Sunday, February 08, 2009

 

Osborne Sound on Bonus Culture

Surprising myself, I was impressed by George Osborne on the Marr Show this morning. He sounded credible when lambasting bankers for clinging to the bonus culture when it has been a root cause of the current crisis and wholly unjustified given that such a huge percentage of banks are now owned by the taxpayers. He recalled that when Gordon first mooted his bail-out package last autumn, bonuses were to be verboten but as Polly Toynbeepointed out on Friday, the culture is still very much alive and many bankers are rooting to have their pounds and pounds of flesh as in previous years:

Culture change may be coming, but it's not here yet. The financial sector will pay itself £3.6bn in bonuses this month: banks are rumoured to be rushing to beat any proposed cap. Even 70% state-owned RBS will pay generously, despite losing £28bn at the blackjack tables of investment banking. The government braces itself for outrage.

She also points out that Obama has had the temerity to suggest a cap on directors' salaries in bailed out banks of $500,000. Now that seems like a huge sum to me and most other people I suspect, outside the realms of the yacht owning plutocracy to whom it will be small change. I can imagine them grinding their teeth at such a 'communist' proposal, but Obama has led the way and it would be nice to see our Labour government come up with something similarly threatening to the big bucks culture which has caused so much damage to date.

Osborne was composed and measured I thought. Far from defending what some might have described as his 'friends in the City', he insisted they should be told directly and criticised Brown's lack of leadership. And he's right. When Darling came on screen he insisted all this was in hand but to set up a task force into the matter at this late stage, smacks of a casually dilatory approach while banks are still refusing viable small businesses the credit they need to avoid bankruptcy.

Comments:
I am surprised that you are surprised. In their history, the Tories have never supported doling out huge amounts of taxpayers money to incopetent public sector linked businesses. That's Labour's job.

The issue as I see it is that these businesses are accepting taxpayers' money. That changes all the arguments regarding bonuses. Contracts should of course be honoured. However bonuses in these industries must be capped. I don't see why this is such a drama, since HM Govt is now the majority shareholder in most of them.

In any case part of the reason we are in this mess is that many city bonus schemes are flawed. They reward activity rather than achievement. And a market should never operate like the Civil Service, where this seems to be standard practice. But the market here always works. Such companies will always suffer as a result of these flawed policies.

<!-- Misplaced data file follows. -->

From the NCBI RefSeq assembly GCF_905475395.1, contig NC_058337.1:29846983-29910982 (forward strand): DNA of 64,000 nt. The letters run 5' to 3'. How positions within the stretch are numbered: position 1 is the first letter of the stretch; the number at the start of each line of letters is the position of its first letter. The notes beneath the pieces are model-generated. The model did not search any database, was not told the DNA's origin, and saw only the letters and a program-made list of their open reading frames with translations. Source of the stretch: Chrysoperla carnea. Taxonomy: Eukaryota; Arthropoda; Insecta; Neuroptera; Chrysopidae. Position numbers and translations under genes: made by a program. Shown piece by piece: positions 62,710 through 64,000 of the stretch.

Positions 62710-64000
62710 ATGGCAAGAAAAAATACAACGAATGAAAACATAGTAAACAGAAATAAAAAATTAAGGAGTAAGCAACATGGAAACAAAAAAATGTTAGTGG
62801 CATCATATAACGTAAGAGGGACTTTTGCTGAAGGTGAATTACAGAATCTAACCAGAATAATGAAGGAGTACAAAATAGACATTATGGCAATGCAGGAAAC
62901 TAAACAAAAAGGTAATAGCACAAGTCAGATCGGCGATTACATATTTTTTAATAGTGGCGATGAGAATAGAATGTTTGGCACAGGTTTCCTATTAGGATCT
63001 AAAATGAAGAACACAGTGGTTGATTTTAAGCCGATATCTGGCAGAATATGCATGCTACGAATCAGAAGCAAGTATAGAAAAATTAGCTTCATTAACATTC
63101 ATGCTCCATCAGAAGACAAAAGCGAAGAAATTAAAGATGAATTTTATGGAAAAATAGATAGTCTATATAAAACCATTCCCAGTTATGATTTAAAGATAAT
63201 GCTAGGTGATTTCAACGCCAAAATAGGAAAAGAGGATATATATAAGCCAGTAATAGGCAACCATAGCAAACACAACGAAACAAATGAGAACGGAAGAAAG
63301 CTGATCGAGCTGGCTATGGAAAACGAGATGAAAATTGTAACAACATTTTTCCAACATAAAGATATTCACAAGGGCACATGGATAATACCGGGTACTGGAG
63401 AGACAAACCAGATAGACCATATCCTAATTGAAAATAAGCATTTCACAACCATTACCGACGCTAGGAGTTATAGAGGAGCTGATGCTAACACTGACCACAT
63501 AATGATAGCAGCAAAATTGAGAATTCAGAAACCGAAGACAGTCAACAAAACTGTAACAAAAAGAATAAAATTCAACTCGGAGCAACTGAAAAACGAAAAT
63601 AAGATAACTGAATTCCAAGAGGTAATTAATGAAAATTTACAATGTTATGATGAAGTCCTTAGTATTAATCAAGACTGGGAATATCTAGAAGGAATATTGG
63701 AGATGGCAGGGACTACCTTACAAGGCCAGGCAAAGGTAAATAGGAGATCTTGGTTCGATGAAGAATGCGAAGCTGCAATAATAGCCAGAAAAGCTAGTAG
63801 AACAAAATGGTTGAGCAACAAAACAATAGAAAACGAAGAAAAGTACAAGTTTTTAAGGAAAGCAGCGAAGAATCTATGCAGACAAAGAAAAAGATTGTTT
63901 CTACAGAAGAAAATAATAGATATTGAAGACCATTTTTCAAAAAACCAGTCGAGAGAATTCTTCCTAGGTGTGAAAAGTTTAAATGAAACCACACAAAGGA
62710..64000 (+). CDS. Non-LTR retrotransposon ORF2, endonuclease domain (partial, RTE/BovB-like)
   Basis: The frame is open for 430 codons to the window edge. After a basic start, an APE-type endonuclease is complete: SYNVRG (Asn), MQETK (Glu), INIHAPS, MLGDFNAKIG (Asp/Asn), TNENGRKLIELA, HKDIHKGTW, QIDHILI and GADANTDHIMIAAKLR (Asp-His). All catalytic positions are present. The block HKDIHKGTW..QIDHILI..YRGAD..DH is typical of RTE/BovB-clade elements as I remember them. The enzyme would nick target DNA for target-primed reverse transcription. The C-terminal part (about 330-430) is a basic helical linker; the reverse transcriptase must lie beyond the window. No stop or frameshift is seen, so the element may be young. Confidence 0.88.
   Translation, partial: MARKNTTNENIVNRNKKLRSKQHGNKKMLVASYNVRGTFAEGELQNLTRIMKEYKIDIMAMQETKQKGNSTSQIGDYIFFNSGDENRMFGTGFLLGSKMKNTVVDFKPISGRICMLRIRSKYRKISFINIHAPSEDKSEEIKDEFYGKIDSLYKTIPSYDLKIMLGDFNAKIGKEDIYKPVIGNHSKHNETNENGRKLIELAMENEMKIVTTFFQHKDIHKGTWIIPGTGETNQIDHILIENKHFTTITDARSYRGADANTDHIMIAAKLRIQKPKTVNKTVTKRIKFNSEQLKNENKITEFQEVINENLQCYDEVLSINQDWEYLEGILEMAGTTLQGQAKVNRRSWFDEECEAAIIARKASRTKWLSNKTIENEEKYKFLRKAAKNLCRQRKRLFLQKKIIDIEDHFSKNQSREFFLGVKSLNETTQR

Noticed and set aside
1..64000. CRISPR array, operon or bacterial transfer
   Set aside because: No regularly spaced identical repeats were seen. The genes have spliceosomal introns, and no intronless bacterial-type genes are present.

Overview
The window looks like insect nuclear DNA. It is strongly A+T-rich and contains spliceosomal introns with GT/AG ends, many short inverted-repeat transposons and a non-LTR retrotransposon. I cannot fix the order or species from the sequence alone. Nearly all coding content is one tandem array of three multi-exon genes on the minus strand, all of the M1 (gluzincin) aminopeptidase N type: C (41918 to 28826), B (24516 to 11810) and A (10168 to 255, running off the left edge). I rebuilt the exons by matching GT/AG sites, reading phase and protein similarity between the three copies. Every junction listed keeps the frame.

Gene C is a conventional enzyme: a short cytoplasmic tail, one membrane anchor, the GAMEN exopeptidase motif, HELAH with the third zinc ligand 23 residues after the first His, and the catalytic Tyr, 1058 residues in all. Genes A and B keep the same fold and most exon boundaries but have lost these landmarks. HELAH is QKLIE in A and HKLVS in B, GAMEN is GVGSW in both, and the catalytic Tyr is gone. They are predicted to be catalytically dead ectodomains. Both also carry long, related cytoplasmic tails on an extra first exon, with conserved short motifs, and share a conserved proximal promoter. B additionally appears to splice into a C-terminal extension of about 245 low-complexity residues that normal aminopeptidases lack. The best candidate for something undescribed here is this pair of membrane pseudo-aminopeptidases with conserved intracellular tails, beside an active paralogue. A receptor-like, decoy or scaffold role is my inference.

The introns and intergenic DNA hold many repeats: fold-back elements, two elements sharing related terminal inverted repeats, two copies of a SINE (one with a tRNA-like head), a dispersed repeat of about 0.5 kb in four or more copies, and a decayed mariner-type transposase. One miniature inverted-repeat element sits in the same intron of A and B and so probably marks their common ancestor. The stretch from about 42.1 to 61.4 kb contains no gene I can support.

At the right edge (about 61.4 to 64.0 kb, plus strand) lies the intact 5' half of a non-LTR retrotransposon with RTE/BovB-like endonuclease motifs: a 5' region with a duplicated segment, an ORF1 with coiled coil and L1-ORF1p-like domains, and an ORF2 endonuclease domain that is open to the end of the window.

The only flaw in the system is that Government is bailing out these business and breaking the market mechanism. Shareholders will not be punished as they should be and executives will not lose out for their incompetence. Their poor behaviour will effectively be rewarded, and thus encouraged. So the Government(as usual) is merely making a repeat incident all the more likely.

Quelle surprise.
 
Michael
You are, I daresay, economically correct re letting struggling businesses go to the wall, but are banks not special caseds as they are part of the 'enabling' mechanisms of capitalism? if we let them go won't the system fail to work at all? It's a bit like authors and publishing- if publishers all went bust, who would publish our books?
 
I'm not too surprised, either. Cameron's project is a warmed over one nation Toryism for the new century. Less compassion with a hard edge, more cuddly conservatism.

They believe capital has certain paternalist social responsibilities, and this screw you culture that really took off in the Thatcher years is diametrically opposed to Cameron's project. So if/when some of their chums in the city step out of line they'll be ready with the criticisms.
 
Banks are part of the enabling mechanism of course. But huge amounts of cash for the banks won't make them lend again. The reason the banks won't lend is because of the CUSTOMERS! Too many of them are now a poor credit risk.

Good businesses will always get credit from somewhere. Just as good writers will always get someone to publish their books. If their respective businesses are operated under sound financial practices, with returns judged likely, these people will find partners who want to make money.

The only people who will suffer in all this are the bad businesses and the bad authors. Or at least they would suffer if the taxpayer wasn't the patsy in all this.
 
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